You Can’t Handle the TRUTH!!

(Today's post by Tim David)


John 7:53-8:29


One of my favorite movies of all time is “A Few Good Men.” I know most of you have seen this movie, and a few of you probably share my sentiment regarding the movie. Jack Nicholson’s character had excused his actions that led to death of a soldier, and thus he didn’t see himself guilty of anything. This was one of the first times that I saw laws could become shades of grey contrasting sharply with the “black and white” laws I had grown up with. This opened my eyes to the bitter reality of this world. No longer was there a firm set of laws with definite consequences – now there were excusable actions that Satan used to blind me from God’s justice. I am in no way saying the movie caused me to enter a dark world of sin – but like Jack, I often found myself saying to God, “You can’t handle the truth.” Adam used this line of reasoning, “I sinned because you gave me this woman; therefore, I am not guilty of anything.” (paraphrased)


I’ve used reasoning to excuse away adultery, lust, theft, and many more “big” sins in my life. Every time I had a great argument why I was completely in the right and there was none who could judge me. Christ always waits until my argument is made and quietly allows me to see His justice – “The wages of sin is death.” Through confession (to my loving, patient wife), repentance before the throne of God, and my acceptance of my human condition – I’ve always come out a better man/servant of Christ on the other side.


John starts this whole account by recounting Christ not as a judge, but as an advocate. Christ didn’t judge the group who wanted to stone this woman or the woman herself. It wasn’t Christ's place (as a human who had not paid the penalty of sin and defeated that penalty yet) to judge either party. This is a very important point John needed to make sure to record. This is identifying Christ in two different beings – man and the Son of God. Christ goes on to further identify these two parts of Himself in verses 15 and 16 – verse 15 is referring to the human nature of not being able to judge and verse 16 is referring to the Godly nature as being the ultimate judge. Furthermore, Jesus uses the same language “I Am” in verses 24 and 28 as Jehovah used in Isaiah.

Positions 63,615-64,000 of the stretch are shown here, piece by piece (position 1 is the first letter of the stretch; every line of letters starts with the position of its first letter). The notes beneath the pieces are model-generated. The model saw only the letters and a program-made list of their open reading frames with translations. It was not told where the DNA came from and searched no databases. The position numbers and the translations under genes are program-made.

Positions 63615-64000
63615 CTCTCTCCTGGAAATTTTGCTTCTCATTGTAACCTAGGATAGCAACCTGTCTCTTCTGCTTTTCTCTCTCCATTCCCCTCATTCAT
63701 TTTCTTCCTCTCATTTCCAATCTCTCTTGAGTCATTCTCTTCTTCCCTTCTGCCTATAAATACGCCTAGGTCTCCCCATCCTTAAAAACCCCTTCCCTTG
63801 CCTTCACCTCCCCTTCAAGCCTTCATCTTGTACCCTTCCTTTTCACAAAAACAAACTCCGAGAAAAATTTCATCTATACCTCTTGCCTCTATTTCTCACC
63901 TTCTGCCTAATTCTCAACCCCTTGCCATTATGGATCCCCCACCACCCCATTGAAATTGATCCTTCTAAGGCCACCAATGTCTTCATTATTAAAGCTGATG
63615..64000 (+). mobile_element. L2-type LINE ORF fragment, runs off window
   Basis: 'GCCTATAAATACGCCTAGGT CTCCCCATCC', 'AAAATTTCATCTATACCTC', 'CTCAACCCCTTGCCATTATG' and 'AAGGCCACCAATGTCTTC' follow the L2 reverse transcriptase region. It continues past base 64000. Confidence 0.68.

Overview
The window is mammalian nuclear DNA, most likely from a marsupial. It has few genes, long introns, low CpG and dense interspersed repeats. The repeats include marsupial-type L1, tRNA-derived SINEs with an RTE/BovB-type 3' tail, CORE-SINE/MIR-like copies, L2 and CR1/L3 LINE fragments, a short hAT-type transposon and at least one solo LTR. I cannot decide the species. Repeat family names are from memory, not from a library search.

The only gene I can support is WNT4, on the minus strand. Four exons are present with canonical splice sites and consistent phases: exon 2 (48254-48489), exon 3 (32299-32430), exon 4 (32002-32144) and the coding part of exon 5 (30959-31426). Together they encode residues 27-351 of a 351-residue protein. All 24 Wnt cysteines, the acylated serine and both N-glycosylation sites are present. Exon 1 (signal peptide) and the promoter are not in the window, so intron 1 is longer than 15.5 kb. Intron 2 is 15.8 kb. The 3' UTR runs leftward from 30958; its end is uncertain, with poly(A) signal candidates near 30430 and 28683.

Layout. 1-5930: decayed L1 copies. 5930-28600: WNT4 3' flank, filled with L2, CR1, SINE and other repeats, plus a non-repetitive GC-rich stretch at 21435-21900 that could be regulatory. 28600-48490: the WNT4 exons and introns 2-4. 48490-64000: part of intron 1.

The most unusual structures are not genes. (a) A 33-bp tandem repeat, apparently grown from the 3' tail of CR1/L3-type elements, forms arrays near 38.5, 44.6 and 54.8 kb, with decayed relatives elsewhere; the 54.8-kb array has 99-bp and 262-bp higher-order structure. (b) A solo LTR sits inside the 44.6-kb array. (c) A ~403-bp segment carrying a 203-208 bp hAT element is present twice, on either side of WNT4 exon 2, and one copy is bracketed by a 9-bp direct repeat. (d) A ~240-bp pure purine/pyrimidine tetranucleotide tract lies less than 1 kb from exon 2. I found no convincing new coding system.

1. Believing in “I AM” will allow you to die in a state of being that cannot be judged for sin – verse 24.

2. “I AM” will die on a cross fulfilling the Isaiah’s prophecy.

This exchange is simply about judgment. Christ is identifying that the Pharisees had no right to judge sin, when they were guilty of the same and in some cases worse sins than these. The ultimate sin they committed was not knowing who Christ was.


There is nothing we can hide from Christ. He already knows what we’ve done and is ready to forgive if we will let Him. So many times the Pharisees were looking for a Messiah who would rid their land of the Romans…and missed the fact that their Messiah came to save them. They were so stuck on the literal meaning of the prophesies, that they missed the fulfillment of them all. Satan will use logic to blind us to God’s amazing grace just enough to justify our worse acts of sin. There is nothing that can’t be forgiven. Yet, too many times, like Col. Jessep, we excuse away our worst atrocities by citing our logical argument to the ultimate Judge who knows all and without whom “nothing was made that has been made.”


Let’s not let our excuses keep us from a lifetime of Christ’s fulfillment.

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